NYC to Test Social Impact Bonds

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Goldman Sachs

August 2, 2012; Source: New York Times

Goldman Sachs is investing $9.6 million in a New York City adolescent convict rehabilitation program through social impact bond financing. While NPQ has frequently taken note of the social impact bond concept (for example, see here, here, and here), which is similar to a futures market for nonprofit outcomes in which private investors “pay for success,” the New York Times reports that New York City will be the first city in the U.S. to test the concept. Goldman is counting on the venture’s success to reduce recidivism among young Riker’s Island inmates in return for a healthy profit (and perhaps an outsized public relations bonanza). A recent report in the Boston Globe, by the way, reports Massachusetts is launching a similar effort in the fields of homelessness and youth services.

Here’s how it works in NYC: the Bloomberg administration puts no New York City taxpayer money upfront, while Goldman provides the funding to MDRC, a social service agency which organizes and oversees a program called Adolescent Behavioral Learning Experience (ABLE), which provides counseling for approximately 3,400 adolescent inmates each year. Bloomberg Philanthropies, the multi-billionaire mayor’s personal foundation, is providing a unique angle on the social impact bond concept in this case by providing a $7.2 million loan guarantee in case the program fails. Mayor Bloomberg is upbeat about the potential public good social impact bonds can accomplish, stating that “this promising financing model has potential to transform the way governments around the country fund social programs, and as first in the nation to launch it, we are anxious to see how this bold road map for innovation works.”

Some nonprofit figures are less sanguine about the wisdom of inviting private investment to take the helm on traditionally public responsibilities. In this camp is Mark Rosenman (who NPQ has cited on this issue in the past), a professor emeritus at Union Institute and University in Cincinnati. Says Rosenman, “I’m not saying that the market is evil but I am saying when we get into a situation where we are encouraging investment in order to generate private profit as a substitute for government responsibility, we’re making a big mistake.” While the social impact bond history is too young to gauge its wisdom or effectiveness, the logic of it seems impeccable to some. Jay Gonzalez, the Massachusetts secretary of administration and finance, states, “The beauty of this is if they perform to get the results, then we pay. If they don’t, we don’t pay.”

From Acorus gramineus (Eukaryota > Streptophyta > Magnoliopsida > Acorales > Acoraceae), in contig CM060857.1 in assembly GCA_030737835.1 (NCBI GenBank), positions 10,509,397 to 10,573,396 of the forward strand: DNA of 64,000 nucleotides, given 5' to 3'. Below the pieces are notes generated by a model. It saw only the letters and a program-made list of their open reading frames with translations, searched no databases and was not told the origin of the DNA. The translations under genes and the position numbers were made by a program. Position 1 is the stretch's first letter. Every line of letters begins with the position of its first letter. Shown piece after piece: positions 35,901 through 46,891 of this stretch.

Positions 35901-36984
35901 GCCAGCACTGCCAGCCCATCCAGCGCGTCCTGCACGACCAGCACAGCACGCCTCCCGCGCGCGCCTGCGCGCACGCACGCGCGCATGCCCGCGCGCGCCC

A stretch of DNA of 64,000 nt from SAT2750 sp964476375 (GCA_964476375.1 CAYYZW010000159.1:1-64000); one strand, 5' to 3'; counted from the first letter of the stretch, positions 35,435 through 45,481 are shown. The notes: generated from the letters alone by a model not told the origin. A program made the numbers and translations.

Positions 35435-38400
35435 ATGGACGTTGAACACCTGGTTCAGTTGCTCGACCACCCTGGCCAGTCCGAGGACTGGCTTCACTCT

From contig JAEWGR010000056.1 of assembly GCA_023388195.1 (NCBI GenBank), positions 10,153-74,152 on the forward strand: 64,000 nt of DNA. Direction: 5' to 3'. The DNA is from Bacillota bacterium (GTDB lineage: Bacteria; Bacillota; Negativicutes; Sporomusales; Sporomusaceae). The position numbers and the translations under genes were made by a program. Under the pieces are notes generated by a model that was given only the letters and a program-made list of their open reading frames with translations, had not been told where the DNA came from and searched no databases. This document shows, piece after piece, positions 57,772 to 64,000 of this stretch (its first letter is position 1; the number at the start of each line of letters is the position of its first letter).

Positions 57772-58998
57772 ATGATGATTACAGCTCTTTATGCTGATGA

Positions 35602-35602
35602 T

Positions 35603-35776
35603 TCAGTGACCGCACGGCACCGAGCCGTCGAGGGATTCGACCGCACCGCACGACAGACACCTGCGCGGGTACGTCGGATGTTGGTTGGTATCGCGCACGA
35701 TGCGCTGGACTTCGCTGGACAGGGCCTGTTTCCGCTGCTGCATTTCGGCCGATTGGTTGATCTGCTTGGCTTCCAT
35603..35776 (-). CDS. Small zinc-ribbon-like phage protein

What’s next? Will New York City rename Riker’s Island “Goldman Sachs Jail?” –Louis Altman

  • jay Dee

    i ilke to try this method in an incubator strategy: I am proposing three types of incubation for developing social entrepreneurship and jobss. I believe!

  • Hector Gonzalez

    First came the LIHTC (Low Income Housing Tax Credit). Now comes the Social Impact Bond. How sick are we as a society that we no longer “put up or shut up”? Thanks to our warped priorities (war, corporate welfare, subsidizing failed agricultural systems, for profit healthcare system, etc.) the money we used to spend on improving our society (New Deal kind of money) is no longer available. So we turn now to the private sector, to the companies and corporations that are at fault for so much of what ails us! And we agree to funnel them public dollars at high rates of return? “Great” for those “proven” non-profit entities (how many of them are just gatekeepers, propping up this failed economic system that we live under?) but where will the money come from to support those cutting edge and unproven start-ups? This becomes a self-fulfilling prophecy! Society continues to crumble thanks to the greed and corruption manifest in our for profit corporations. Well-intentioned non-profits with proven track records wanting to increase their presence to combat the ill effects of corporations then contract with the municipality and the very source of the problem (the corporation) for money to grow their program(s). Taxpayers then pay outrageous rates of return to the corporation(s) when the program (which has already proven to be effective) succeeds. The band-aid approach allows us to stumble along for a few more years but does absolutely nothing to get at the root of the problem. Upon seeing this “success”, the government quickly decides that it can further reduce the meager amount of public dollars that it currently provides for social programs (CDBG funds for instance) and funnels the balance into more corrupt and ineffective corporate welfare schemes, etc. This is nothing more than the continued externalizing and privatizing of the government’s responsibility. Government exists to fix problems that are too big for individuals or small groups of individuals to tackle on their own. What are we doing to everything we hold dear when we substitute the word “corporation” for the word “government” in my last sentence? This funding source represents the height of everything that is wrong with our society! Wake up people!